Weekly news round-up

Welcome to the FSU’s weekly newsletter, our round-up of the free speech news of the week. As with all our work, this newsletter depends on the support of our members and donors, so if you’re not already a paying member please sign up today or encourage a friend to join and help turn the tide against cancel culture. You can share our newsletters on social media with the buttons at the bottom of this email (although not if you’re reading this on a desktop). If someone has shared this newsletter with you and you’d like to join the FSU, you can find our website here.

Academics for Academic Freedom (AFAF) – new Portsmouth branch formed!

University of Portsmouth members: if you would like to join the newly formed Portsmouth branch of Academics For Academic Freedom please sign the pledge here and email them at [email protected]. You can find out more at the group’s new website (here). Their Twitter page is here.

Sharron Davies MBE book launch – book now!

Of all the issues thrown up by the rise of gender ideology, safety and fairness in women’s sport is probably the one that has grabbed most mainstream attention. And yet, too often, the debate has been shut down, with those raising questions accused of ‘transphobia’. One of the most stalwart defenders of the integrity of women’s sports is the British Olympic swimmer Sharron Davies MBE.

We are therefore delighted to be hosting the official launch of Sharron’s new book, Unfair Play: The Battle for Women’s Sport, on Wednesday 5th July. Join us online or in-person in central London to hear from Sharron about why she wrote the book and the struggles she’s faced to get her arguments heard.

We have brought together a superb panel to discuss the issues with Sharron, including Dr Emma Hilton, the award-winning development biologist who has advised various sporting bodies on transgender policy, including World Rugby, as well as Cathy Devine, an independent researcher who has published widely in the areas of sport policy, equality and human rights for girls and women.

In the chair will be the FSU’s Education and Events Director Dr Jan Macvarish.

There will be an audience Q&A and plenty of time to socialise afterwards over a complimentary glass of wine, courtesy of Swift Press. The book will also be on sale on the night and Sharron will be signing copies.

In-person tickets with a discount price for FSU members can be purchased here. Members who prefer to watch the event online can register here. And non-FSU members who want to watch online can pay £5 to register here.

FSU Summer Speakeasies – tickets now available!

If you can get to Edinburgh on Wednesday 19th July, do please join us for our Summer Speakeasy on a particularly timely subject: ‘Can the Arts Survive and Thrive in Scotland?’ Taking place just weeks before the Edinburgh Festival, where comedian Jerry Sadowitz will return with his show in defiance of last year’s cancellation, and with our Scottish Advisory Council member Joanna Cherry MP due to speak after an unsuccessful attempt to no-platform her, our guest speakers – poet Jenny Lindsay, actress Kirstin McLean and author Ewan Morrison – will take us through the free speech issues faced by artists, writers and performers, and discuss how we can stand up for the right of audiences to judge for themselves. Get your tickets here.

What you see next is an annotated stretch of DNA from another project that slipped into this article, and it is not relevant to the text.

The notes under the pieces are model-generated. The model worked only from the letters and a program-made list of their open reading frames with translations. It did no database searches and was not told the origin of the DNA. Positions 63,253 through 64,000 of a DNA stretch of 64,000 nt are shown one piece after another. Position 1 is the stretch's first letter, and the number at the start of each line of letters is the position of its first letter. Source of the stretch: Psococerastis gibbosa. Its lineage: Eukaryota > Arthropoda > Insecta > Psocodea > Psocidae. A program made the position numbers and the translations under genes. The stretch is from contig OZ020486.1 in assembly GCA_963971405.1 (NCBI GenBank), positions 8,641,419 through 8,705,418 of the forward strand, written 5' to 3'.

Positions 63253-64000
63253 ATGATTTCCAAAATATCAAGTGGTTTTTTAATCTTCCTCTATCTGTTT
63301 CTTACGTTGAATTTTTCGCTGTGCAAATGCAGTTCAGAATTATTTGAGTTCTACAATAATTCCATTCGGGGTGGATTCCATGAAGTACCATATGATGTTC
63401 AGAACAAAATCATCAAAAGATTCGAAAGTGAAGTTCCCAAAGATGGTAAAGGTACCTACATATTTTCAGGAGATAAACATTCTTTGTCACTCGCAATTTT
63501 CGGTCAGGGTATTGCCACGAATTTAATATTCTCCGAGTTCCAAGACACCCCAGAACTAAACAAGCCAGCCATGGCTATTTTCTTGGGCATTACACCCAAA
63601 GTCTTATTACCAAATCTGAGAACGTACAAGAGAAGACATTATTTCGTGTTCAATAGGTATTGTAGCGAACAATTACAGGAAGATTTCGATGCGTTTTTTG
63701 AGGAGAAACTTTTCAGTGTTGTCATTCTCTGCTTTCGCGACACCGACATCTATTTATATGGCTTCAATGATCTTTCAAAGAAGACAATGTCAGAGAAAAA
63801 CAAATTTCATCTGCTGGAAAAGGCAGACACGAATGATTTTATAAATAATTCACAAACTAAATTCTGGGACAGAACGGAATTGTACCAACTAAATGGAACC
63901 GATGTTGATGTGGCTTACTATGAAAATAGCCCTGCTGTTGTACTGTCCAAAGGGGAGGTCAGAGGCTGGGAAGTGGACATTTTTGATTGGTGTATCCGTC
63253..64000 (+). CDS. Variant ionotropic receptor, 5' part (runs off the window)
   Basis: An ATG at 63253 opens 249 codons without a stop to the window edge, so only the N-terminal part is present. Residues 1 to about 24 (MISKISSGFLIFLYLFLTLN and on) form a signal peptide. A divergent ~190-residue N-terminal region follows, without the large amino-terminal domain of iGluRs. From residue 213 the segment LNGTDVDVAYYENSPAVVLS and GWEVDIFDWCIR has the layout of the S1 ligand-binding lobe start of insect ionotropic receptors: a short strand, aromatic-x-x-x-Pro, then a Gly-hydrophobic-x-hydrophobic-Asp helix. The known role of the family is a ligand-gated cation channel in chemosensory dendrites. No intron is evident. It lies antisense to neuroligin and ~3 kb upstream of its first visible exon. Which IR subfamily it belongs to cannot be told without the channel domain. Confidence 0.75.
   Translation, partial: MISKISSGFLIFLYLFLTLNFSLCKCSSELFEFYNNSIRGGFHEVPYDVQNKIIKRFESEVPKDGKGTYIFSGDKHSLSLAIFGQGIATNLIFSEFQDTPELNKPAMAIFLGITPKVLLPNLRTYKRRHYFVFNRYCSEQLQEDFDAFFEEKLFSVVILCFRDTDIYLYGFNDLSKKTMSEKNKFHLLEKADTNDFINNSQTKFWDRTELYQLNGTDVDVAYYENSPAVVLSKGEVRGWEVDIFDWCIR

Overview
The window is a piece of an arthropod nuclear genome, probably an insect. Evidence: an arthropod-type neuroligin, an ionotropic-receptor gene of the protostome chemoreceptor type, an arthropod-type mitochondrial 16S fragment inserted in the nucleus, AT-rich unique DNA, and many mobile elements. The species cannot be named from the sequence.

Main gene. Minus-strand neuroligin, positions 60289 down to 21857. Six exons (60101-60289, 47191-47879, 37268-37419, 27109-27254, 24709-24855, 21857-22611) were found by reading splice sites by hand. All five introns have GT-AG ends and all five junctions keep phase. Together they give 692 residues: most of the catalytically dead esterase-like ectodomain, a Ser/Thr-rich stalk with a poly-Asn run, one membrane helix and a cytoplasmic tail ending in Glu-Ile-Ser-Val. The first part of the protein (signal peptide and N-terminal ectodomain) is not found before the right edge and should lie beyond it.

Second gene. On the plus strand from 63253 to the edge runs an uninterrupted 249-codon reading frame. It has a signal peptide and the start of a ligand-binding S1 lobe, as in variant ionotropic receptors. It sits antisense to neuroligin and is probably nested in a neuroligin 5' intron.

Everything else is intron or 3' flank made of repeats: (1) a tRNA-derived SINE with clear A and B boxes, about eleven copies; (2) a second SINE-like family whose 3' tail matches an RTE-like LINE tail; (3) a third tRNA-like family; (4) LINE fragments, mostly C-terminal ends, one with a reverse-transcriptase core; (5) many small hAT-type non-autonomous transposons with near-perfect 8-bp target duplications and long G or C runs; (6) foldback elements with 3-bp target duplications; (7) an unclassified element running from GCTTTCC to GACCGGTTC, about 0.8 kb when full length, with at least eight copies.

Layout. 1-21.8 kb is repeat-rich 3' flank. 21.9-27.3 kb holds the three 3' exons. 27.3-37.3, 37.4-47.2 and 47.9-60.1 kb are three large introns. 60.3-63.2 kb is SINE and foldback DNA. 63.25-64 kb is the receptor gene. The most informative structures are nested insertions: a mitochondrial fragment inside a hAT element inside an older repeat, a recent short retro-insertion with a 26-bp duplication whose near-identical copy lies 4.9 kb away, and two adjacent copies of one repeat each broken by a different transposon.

On Thursday 20th July, we’ll be in Manchester with what looks set to be a fascinating event entitled ‘Free Speech: A Radical History’ which will focus on the city’s historic political struggles. We’ve invited two local historians – Michael Herbert of Red Flag Walks and Jonathan Schofield, tour guide and editor of Manchester Confidential – to share their knowledge and they’ll be joined by historian of US political history, Dr Cheryl Hudson. Tickets are available here.

Latest episode of the FSU’s podcast is out now!

Oxfam is back in the news for all the wrong reasons. Hosts Ben and Tom begin the latest episode of the FSU’s weekly podcast wondering why the charity keeps stepping on unexploded bombs in the culture wars.

The case of an Oxfam employee who felt she had no choice but to resign due to the hostile environment she faced after expressing perfectly reasonable support for JK Rowling leads us into more general discussion of employee speech codes.

There’s now hardly a workplace without a speech code (often disguised as an ‘EDI Policy’), and we ponder how a single individual can now be subject to several codes at the same time, yet none of them ever seems to be applied in an even-handed way. It’s also very rare to stumble upon a speech code that challenges fashionable opinion rather than reflecting it.

Listen in full – and for free – by clicking here.

The FSU is hiring!

The FSU is currently hiring for two new roles.

We’re looking for a Legal Officer to assist our Chief Legal Counsel and pro-bono lawyers with legal research, casework, drafting and preparation of documents.

This role will involve working closely with our teams of lawyers on free speech disputes in the workplace, universities, professional associations and voluntary organisations. It will give you an opportunity to work with solicitors and barristers on free speech cases, to assist members in need of help, and to advocate for changes to policy and the law.

The deadline is midnight on Friday 16th June – details are available here.

We’re also looking for an Events and Mactaggart Programme Assistant. This role is an excellent opportunity to develop skills in organising a wide range of events for diverse audiences around the UK; to acquire expertise and build contacts across the free speech landscape; and to understand how free speech is situated within the broader political context. You will engage with hundreds of people of all ages and backgrounds and have plenty of opportunities to contribute ideas to the development of FSU Events and the Ian Mactaggart Programme, which is administered by the FSU and exists to provide grants to individuals, societies and other groups that wish to provide opportunities for debate, open discussion and intellectual exploration.